From her office window overlooking Juneau Harbor, Michele Brown surveys a slice of what could be Alaska's third-largest city--not Juneau itself, but a cruise ship fleet. The industry brought 640,000 travelers to Alaska last year, compared with 200,000 a decade ago.
But Brown, the state's environmental conservation chief, says it also brings something else--water pollution.
Cruise ships were suspected of polluting Alaska's waters 26 times in the last nine years, according to an Associated Press computer-assisted analysis of marine pollution records. That was second only to Florida, where it happened 60 times, the records show.
The AP compiled the numbers by crossing a list of 238 cruise ship identification numbers with a Coast Guard database that included both proven and alleged pollution incidents. The comparison showed cruise ships were suspected of causing 172 spills from 1991 through Dec. 31, 2000.
That is only a small fraction of the 194,075 cases recorded for all marine polluters, and compared to the millions of gallons of oil sometimes spilled from tankers, the pollution from cruise ships is relatively small. The AP analysis showed that even tugboats, fishing vessels and passenger craft other than cruise ships were responsible for far more pollution.
Nevertheless, pollution from cruise ships has become a major target of environmentally concerned lawmakers and lobbyists since 1999, when the U.S. Justice Department settled the second of two multimillion-dollar cases against Royal Caribbean Cruises, a company that admitted polluting repeatedly and lying to the Coast Guard about it.
Subsequent inquiries by the U.S. General Accounting Office, the Environmental Protection Agency and Alaska's Department of Environmental Conservation have driven cruise companies into a legal and public relations fight to preserve their "Love Boat" image.
Most cruise ship pollution cases are minor and accidental, says Michael Crye, president of the International Council of Cruise Lines, which represents the $15.5-billion cruise industry. Overall, he said, the industry is performing well.
One-third of the fleet--68 cruise ships--accounted for the bulk of the cases in the Coast Guard records. Some of the findings:
* 16,000 pounds of garbage dumped by a ship called the Ecstasy in 1992.
* 2,000 gallons of fuel oil by the Oceanic in 1993.
* 200 gallons of oil by the Big Red Boat II in 1997.
The Texas Treasure, a gambling boat that sails the Gulf of Mexico, was cited more than any other cruise vessel--nine times in nine years. The Oceanic, a 1,100-passenger ship formerly run by Premiere Cruise Line, was cited five times; and the Britanis, an aging vessel that has since been retired, was also cited five times.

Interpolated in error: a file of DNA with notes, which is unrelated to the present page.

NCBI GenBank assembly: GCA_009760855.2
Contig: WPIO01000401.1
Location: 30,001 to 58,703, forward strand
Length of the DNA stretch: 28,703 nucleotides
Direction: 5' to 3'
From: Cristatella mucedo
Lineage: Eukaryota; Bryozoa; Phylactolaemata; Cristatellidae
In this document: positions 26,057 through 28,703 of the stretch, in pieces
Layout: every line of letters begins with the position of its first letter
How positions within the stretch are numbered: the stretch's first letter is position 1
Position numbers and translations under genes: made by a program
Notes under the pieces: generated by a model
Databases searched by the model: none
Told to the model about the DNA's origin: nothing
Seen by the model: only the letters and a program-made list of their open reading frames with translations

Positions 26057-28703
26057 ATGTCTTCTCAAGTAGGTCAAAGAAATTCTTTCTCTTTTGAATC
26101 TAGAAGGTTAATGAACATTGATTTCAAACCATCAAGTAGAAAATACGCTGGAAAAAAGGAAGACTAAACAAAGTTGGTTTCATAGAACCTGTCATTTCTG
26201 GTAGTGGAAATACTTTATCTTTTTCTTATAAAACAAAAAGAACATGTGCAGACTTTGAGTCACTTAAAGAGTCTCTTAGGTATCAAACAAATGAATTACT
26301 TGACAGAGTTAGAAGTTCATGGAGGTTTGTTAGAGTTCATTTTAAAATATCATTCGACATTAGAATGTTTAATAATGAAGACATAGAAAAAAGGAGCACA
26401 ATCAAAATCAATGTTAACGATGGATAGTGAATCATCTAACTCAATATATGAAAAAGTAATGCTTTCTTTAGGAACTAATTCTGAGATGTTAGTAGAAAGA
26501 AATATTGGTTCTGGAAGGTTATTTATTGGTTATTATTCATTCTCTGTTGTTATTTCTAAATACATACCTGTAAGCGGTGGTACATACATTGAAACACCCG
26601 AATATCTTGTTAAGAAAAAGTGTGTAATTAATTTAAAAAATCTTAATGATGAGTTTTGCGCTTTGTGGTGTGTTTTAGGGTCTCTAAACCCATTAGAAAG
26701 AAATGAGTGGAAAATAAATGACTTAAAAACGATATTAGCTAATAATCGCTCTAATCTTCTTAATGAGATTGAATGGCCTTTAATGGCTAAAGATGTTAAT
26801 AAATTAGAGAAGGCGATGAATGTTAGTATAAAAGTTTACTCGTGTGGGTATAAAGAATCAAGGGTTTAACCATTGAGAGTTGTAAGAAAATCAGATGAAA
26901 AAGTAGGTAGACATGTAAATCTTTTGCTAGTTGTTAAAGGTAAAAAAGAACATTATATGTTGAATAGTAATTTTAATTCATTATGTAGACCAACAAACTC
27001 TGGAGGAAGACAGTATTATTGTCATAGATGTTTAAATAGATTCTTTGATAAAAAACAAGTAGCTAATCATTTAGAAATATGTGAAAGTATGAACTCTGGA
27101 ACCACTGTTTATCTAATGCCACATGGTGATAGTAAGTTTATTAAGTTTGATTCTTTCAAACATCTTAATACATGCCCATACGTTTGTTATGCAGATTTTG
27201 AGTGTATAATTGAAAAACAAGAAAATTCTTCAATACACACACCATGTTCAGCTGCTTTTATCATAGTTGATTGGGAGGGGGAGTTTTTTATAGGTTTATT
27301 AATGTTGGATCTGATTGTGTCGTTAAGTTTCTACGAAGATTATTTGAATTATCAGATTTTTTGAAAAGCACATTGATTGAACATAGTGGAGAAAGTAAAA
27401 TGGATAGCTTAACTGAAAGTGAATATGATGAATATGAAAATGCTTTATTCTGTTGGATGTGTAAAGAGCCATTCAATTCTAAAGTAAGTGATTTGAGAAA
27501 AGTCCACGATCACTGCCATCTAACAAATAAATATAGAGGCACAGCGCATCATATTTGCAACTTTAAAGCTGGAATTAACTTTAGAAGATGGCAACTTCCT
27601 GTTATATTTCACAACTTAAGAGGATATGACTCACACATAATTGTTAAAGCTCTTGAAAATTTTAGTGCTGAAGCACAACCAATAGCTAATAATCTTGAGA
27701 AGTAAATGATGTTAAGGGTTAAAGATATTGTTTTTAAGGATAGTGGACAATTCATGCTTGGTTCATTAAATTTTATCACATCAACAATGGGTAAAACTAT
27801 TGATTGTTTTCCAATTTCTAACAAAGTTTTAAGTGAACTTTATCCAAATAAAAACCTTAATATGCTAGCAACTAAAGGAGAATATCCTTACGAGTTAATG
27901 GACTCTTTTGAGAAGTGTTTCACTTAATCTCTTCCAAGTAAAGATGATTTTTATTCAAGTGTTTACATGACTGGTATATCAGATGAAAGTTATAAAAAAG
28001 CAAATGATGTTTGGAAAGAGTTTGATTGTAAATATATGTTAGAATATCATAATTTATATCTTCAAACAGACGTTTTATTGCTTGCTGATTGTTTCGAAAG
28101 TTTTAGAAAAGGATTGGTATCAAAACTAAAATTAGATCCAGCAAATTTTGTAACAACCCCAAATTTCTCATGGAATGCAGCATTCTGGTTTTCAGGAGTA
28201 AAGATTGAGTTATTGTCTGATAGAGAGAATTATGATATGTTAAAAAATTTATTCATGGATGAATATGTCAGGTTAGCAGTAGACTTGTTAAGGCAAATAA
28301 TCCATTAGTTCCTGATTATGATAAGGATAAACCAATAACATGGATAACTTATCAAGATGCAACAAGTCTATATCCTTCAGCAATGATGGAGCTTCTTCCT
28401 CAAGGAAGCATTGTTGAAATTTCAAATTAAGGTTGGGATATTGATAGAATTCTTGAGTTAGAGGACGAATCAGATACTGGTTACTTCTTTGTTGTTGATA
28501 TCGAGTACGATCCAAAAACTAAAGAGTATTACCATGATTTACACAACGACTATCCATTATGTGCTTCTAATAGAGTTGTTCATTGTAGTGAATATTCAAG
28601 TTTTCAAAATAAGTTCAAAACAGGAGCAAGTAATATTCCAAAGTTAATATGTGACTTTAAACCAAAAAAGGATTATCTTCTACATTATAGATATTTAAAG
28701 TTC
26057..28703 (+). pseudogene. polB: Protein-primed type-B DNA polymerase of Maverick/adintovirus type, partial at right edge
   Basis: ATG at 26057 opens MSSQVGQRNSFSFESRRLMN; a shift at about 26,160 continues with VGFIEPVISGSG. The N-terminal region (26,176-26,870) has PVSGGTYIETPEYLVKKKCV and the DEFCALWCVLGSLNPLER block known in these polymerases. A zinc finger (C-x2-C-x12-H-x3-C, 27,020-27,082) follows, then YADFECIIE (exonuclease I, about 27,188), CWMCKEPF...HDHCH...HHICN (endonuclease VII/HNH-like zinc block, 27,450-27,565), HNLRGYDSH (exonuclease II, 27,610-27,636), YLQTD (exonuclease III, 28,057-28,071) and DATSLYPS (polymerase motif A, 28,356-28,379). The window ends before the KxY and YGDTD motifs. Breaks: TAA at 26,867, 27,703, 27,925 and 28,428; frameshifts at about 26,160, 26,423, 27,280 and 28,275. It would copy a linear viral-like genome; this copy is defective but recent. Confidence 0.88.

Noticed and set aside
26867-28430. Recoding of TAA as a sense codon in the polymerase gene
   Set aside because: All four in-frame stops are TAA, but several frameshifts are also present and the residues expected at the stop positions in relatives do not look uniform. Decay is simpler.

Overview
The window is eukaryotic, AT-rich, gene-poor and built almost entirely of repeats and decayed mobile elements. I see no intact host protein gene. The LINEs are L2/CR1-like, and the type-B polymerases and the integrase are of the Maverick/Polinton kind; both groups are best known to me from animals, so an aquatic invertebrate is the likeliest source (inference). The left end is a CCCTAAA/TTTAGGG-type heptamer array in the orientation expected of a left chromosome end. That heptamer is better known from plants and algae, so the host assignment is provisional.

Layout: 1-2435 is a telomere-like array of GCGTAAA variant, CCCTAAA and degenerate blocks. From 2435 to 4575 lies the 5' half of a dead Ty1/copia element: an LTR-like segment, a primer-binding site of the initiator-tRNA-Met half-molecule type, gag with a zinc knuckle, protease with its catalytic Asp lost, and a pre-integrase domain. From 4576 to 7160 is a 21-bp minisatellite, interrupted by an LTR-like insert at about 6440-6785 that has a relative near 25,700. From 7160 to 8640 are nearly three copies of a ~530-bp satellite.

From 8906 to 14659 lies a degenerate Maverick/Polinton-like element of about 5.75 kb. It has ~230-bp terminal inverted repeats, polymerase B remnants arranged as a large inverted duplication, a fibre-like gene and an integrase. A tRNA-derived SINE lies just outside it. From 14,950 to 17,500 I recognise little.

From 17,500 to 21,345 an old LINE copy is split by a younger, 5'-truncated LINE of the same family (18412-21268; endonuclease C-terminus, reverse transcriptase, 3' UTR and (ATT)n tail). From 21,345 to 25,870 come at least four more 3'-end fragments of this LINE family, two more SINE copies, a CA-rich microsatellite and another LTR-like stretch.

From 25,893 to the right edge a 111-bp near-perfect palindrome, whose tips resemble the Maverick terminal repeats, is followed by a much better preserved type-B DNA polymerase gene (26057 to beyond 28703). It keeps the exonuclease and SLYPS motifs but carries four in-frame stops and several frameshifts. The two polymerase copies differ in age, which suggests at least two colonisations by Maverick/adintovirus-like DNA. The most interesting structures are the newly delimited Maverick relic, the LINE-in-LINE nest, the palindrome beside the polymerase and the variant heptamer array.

The records show that pollution from cruise ships has included oil, hydraulic fluid, plastic and small amounts of paint, food and chemicals.
Step aboard the Grand Princess in Fort Lauderdale and fantasy comes alive. It's picture perfect, from the blue sea-witch logo atop the smokestacks to the captain's white shoes.
Rain? A dome encases the swimming pool.
Hours before setting sail for the eastern Caribbean, guests wander to Horizon Court, a 24-hour eatery, to fill their plates with cantaloupe, scallops and pineapple. But what happens to the leftovers? And what about the sewage produced by 2,600 passengers and 1,100 crew?
A decade ago, few thought about it. Then, on Oct. 25, 1994, a Coast Guard jet spotted a shimmering slick behind what was then the world's largest cruise ship--Royal Caribbean's Sovereign of the Seas.
When inspectors boarded her in San Juan harbor, ship officers denied discharging anything. But over the next four years, federal investigators discovered Royal Caribbean engineers routinely bypassed pollution controls to dump waste into the sea.
Sometimes, according to prosecutors, crew members falsified records in what they called their "fairy-tale books."
This was supposed to save the company money. It wound up costing $18 million in fines.
"The industry certainly did some things--and Royal Caribbean particularly did some things--that certainly were not right," says Nancy Wheatley, Royal Caribbean's senior vice president for safety and the environment.
But that was long ago, she said.
Today, Royal Caribbean distributes an environmental report that touts "a vacation resort, complete with infrastructure." A tidy blue and green graphic shows how the ship's waste gets recycled or incinerated for disposal on land.
Princess supplies cardboard shampoo and lotion bottles rather than plastic ones, and offers guests the option of reusing towels.
"It's a different business than the seagoing voyages of old," says Tom Dow, vice president of public affairs for Princess.
Even the Coast Guard recognizes a cruise company turnaround.